And that is where and that is how Quantum of Solace shines. Not as a whole but much like its name, in its quanta. And the secret to it is Daniel Craig, who might very well be the best Bond of them all. He is a dedicated actor, and it shows in the way he performs his own stunts. There’s a steely resolve to his blank stare that I am not sure I have seen anywhere else. The lips are sealed and the eyes do not offer much by the way of emotion. It is a great performance by an actor who understands the character, and as Roger Ebert says here, he is more analytical about Bond than the other Bonds. His portrayal draws inspiration from Ian Fleming’s books more than anywhere else. Roger Ebert uses a great word to describe his version of Bond, one that might describe Jason Bourne too, and that word would be coiled. I think these two films brought and quenched his rage and tamed the beast inside. And since it is now on a tight leash, I believe the next Bond adventure will see the best of the character. In the final moments Bond walks into the cold, into the dark, and I believe when we see him the next time it will be in an altogether different light. And then, he will be Bond. James Bond. As never before. So ruthless and professional you might have to say to yourself – be careful what you wish for.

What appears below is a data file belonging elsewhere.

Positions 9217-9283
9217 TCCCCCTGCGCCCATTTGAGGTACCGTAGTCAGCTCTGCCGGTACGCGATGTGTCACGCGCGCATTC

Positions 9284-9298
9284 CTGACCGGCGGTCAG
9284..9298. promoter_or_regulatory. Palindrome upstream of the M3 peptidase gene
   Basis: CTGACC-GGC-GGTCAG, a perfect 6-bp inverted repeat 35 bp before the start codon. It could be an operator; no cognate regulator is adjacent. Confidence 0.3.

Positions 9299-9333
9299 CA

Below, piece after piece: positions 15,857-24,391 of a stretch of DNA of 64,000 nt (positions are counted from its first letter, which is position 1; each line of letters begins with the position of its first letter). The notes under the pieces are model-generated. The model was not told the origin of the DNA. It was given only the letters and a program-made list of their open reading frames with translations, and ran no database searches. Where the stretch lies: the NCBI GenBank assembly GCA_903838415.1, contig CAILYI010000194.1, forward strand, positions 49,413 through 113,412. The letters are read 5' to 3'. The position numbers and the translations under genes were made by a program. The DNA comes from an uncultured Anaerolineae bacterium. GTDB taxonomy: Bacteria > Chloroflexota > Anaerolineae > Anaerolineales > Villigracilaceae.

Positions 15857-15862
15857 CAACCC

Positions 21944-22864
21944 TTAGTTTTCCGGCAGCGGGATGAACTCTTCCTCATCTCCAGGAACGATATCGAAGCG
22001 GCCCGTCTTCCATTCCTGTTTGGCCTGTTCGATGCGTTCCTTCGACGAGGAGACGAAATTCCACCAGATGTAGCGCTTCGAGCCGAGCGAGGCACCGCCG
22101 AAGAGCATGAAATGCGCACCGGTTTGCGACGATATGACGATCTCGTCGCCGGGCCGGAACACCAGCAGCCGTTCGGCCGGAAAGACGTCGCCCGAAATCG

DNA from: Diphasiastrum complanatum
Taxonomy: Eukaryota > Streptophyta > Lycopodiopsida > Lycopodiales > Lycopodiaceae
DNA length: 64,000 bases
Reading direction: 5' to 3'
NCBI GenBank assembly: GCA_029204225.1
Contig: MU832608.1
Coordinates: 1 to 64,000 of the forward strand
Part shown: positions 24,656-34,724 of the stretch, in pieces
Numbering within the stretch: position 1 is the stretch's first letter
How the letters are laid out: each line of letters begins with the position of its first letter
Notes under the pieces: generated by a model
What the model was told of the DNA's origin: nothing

Note: Do read Ebert’s fascinating essay. The link is below.

1 comment:

srikanth said...

Yes, Even I'm fed up with all the people saying (even the once who've not heard of Connery, Lazenby, Moore and Dalton) "Ah, they don't make movies like that anymore", "Ah, no gadgets, No Q, NO this no that" and when they are given all this load of cliches they say "yawn, another typical Bond."

Good to see at least one review in harmony with my own.